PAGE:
Detroit Museum of Art exhibition catalog, 1886.
Granting Agency: National Endowment for the Humanities (NEH)
Grant Program: Humanities Collections and Reference Resources
Institution: Detroit Institute of Arts
Congressional District: 13th Michigan Congressional District
Grant Period: June 20, 2016-July 31, 2017
Award Amount: $40,000
Institutional Match Amount: $40,000
– 1 PTE 28 hr/wk position for 12 months
– 3 graduate students earning 3 credits each for 5 months of experience
Assess and establish intellectual control over a collection of 11,000 linear feet of the museum’s administrative records, dating back to its founding, including 30 years of unprocessed artists’ correspondence, acquisition records, director’s files and curators’ exhibition papers.
What was the need for the grant?
Documents within the DIA’s Research Library and Archives detail pivotal moments in the City of Detroit’s history. Most recently, they described the DIA’s role in the resolution of the City of Detroit’s 2013 bankruptcy. It was the largest municipal bankruptcy filing in U.S. history both by debt, estimated at $18 billion, and by population, over 700,000 residents. At the time, the DIA was owned by the City of Detroit. It was also the city’s most valuable asset. Following the bankruptcy filing, creditors asked for the sale of DIA art. News agencies predicted the museum would close.
During bankruptcy proceedings, the DIA’s archival records helped save the museum. During the trial, over 180,000 DIA records were digitized for court proceedings. The documents showed that most of the museum’s most important works came from non-City of Detroit support. They were used extensively during the approval of a financial agreement that would come to be known as the “Grand Bargain.”
Unfortunately, like most of the DIA’s archival records, very few of the bankruptcy documents had previously been appraised, accessioned or processed. All such activities stopped thirty years ago, following severe museum-wide budget cuts and the dissolution of the DIA’s archival team. Therefore thirty years of records, including artist correspondence, directors and curators’ papers, and acquisition documents, have not received archival treatment. Many of the museum’s earlier documents, dating back to the late 19th century, have not been processed either.
Following Detroit’s bankruptcy and its resolution, the museum has better financial stability than at any other time in its modern history. With financial stability and a bankruptcy behind it, the DIA has resumed its commitment to its archival activities.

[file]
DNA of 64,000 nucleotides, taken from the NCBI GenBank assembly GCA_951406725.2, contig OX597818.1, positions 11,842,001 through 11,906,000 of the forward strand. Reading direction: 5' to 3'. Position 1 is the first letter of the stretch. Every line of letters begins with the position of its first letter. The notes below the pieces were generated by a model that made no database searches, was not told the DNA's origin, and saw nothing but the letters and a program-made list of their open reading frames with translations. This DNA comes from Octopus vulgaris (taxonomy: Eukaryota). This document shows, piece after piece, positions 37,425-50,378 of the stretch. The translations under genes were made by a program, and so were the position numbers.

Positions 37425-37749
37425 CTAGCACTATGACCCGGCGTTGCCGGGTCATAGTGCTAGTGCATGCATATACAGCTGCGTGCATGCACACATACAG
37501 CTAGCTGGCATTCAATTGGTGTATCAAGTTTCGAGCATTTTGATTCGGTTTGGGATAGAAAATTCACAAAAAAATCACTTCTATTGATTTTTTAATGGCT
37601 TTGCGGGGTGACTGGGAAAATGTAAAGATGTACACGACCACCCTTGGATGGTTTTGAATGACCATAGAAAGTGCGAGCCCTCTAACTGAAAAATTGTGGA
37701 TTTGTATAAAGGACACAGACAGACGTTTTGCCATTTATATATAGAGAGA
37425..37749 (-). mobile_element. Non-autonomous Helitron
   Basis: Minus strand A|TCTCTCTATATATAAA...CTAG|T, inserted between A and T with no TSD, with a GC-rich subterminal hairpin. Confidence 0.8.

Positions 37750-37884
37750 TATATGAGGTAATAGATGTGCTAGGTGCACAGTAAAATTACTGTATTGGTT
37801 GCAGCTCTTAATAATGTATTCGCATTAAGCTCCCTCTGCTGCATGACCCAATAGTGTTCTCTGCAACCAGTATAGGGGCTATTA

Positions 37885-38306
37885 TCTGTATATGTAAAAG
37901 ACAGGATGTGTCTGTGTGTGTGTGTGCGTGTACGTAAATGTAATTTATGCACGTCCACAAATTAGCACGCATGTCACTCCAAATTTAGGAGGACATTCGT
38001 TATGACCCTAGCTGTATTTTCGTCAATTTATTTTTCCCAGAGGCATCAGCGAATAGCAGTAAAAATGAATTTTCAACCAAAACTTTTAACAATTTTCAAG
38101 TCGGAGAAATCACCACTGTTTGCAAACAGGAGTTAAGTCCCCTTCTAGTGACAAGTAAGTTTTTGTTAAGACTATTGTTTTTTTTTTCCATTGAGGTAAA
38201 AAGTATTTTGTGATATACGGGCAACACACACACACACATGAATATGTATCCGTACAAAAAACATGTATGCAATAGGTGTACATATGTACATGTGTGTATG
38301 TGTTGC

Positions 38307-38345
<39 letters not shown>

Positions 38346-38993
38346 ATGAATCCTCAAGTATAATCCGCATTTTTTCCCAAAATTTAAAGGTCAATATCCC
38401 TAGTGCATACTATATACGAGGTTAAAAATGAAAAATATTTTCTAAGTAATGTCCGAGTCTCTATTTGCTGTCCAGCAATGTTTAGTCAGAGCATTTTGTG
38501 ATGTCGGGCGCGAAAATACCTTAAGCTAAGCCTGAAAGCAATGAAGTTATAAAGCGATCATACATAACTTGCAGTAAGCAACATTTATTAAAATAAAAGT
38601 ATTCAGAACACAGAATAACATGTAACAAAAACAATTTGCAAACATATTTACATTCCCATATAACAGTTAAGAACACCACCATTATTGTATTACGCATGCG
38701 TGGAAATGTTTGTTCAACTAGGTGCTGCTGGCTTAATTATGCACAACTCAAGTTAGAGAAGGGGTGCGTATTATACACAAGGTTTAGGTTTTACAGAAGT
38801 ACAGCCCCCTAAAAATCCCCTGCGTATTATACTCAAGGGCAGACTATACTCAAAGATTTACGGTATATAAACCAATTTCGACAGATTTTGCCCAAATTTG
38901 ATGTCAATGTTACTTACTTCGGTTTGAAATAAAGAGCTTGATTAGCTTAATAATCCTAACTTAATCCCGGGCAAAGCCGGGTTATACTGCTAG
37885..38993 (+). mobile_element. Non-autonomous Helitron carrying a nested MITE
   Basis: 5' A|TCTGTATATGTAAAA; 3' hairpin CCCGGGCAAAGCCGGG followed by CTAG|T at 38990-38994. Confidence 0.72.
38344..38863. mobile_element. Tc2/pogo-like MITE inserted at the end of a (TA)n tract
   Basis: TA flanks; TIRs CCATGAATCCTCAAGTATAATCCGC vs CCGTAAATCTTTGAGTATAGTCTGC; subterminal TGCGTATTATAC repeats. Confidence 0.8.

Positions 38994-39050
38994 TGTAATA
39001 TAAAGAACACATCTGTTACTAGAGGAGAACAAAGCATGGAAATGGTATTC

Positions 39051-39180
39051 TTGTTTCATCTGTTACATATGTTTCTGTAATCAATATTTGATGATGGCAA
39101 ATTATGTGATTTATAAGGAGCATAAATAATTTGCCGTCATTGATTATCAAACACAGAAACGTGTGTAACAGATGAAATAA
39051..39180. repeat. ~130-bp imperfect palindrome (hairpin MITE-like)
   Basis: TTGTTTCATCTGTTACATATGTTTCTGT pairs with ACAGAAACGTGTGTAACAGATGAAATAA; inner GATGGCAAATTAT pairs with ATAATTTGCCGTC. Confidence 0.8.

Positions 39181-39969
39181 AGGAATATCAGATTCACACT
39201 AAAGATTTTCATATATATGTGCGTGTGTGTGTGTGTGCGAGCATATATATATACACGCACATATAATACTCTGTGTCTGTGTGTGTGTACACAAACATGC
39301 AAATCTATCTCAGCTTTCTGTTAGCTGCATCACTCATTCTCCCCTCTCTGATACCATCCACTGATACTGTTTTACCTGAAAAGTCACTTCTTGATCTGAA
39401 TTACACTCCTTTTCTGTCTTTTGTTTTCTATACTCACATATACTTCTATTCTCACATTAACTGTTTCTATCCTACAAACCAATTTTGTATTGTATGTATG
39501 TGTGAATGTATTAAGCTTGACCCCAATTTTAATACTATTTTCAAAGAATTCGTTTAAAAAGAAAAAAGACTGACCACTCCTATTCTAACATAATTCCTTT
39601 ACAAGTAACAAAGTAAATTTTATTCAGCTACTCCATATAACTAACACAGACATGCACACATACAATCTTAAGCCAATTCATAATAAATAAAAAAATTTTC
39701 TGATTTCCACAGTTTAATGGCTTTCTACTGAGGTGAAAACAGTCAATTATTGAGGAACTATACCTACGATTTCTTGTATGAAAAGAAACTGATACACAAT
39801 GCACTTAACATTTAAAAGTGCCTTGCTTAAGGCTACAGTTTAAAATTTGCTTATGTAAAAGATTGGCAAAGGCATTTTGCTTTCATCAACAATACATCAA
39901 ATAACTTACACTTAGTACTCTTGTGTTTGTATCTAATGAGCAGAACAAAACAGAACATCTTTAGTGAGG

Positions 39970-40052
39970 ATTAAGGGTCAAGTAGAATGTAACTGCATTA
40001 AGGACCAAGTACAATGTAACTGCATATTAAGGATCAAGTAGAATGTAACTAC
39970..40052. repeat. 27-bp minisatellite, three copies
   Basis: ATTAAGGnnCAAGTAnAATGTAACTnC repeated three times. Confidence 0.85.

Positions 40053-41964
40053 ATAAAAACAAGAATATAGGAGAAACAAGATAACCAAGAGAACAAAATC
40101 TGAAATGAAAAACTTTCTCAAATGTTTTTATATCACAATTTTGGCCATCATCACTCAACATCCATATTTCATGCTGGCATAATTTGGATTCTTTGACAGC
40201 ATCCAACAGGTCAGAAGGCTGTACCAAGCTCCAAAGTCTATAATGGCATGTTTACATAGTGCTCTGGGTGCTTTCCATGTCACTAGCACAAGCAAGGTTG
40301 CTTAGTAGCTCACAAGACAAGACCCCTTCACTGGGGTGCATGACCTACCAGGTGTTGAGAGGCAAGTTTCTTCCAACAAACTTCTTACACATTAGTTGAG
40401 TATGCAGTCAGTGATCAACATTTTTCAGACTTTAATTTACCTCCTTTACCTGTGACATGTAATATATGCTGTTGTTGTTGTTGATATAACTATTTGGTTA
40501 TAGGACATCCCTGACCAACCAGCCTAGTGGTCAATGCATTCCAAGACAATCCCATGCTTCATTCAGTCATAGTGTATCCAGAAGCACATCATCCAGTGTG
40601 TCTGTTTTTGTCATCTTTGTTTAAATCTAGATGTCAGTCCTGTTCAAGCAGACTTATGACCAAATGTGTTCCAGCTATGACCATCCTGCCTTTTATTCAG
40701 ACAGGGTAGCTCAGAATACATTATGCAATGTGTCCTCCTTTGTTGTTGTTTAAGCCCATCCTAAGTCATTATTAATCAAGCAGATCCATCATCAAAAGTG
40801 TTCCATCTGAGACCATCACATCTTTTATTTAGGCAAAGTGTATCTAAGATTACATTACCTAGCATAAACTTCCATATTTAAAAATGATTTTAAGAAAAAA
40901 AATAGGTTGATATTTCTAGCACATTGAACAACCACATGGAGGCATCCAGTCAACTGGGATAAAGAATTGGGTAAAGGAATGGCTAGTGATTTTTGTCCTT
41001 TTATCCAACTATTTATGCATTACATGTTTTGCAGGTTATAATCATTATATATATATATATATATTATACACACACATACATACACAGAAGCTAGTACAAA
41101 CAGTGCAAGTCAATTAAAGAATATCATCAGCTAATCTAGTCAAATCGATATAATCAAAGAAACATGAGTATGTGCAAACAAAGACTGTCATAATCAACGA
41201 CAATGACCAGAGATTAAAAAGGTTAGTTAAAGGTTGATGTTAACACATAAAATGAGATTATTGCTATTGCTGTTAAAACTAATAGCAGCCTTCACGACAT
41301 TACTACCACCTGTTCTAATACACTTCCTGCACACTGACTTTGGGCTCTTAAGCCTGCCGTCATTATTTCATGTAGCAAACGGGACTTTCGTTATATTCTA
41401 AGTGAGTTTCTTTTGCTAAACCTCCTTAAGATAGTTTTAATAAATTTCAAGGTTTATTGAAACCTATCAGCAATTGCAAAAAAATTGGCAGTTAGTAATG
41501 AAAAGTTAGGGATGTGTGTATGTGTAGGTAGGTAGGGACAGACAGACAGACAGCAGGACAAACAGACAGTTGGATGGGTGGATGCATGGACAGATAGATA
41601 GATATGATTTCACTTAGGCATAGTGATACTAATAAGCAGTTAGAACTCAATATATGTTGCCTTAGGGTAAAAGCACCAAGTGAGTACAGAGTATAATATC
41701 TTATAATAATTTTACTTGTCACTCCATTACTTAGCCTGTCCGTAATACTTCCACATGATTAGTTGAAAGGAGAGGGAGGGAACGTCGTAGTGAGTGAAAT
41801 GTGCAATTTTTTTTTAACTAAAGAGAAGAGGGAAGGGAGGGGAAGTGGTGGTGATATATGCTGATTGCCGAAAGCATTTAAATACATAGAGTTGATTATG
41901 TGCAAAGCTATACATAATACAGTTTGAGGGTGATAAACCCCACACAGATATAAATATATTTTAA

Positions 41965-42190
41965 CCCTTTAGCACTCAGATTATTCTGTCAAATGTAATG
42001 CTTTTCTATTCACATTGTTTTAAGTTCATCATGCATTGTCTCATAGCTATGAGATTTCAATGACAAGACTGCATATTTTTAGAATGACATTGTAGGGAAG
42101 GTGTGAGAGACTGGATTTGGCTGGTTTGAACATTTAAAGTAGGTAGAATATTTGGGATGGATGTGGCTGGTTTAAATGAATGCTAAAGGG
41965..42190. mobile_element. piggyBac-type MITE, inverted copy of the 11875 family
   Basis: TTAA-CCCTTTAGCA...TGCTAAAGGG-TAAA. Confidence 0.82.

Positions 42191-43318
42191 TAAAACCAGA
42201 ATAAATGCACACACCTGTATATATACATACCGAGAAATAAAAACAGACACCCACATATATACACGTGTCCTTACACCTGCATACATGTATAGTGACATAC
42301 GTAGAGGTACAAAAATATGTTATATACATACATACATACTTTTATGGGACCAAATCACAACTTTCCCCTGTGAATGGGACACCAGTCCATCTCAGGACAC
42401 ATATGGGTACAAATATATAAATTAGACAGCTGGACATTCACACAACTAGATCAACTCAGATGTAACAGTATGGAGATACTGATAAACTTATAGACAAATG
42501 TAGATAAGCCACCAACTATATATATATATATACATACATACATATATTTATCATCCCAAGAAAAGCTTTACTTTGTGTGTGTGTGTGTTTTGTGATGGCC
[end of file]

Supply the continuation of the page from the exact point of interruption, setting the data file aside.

What has been the primary impact of this project?
The holdings survey was the key to understanding the unknowns of the materials currently held in RL&A. The museum is fully committed to making its archives more available and better organized for researchers. The Project Director and DIA Archivist are now able to better strategize future use of the DIA archives upon discovering its full contents. An immediate outcome of the holdings survey is improved access to collection, in particular, those that have been “hidden.” The collections-based reports can subsequently be translated into finding aids and catalog records for better access to the local, national, and international community.
The Project Team synthesized the results of the holdings survey with the input of the Advisory Team. The combined intelligence has been used to strengthen physical and intellectual control over the collection. The holdings survey provided the evidence needed to move forward with making sound decisions for improvements in description and access, prioritizing preservation needs, informing workflows, identifying issues we were not aware of, and plan for future projects (such as a future digitizing project).
Impact 3: To date, 164 collections (approximately 8,000 cases and 4,700 cubic feet) have been identified within the Library Stacks (the library’s book storage area) Archives Stacks, the DIA’s offsite Warehouse, and various other departments within the museum including AV offices and the Photography Department. Materials in each of these locations were inventoried and compiled into a single database for ready reference with rankings to reflect housing quality, physical quality, physical access, intellectual access, and intellectual value. These rankings are to inform and prioritize for future digitization efforts.
Submission by: Danae Dracht, Project Archivist, Detroit Institute of Arts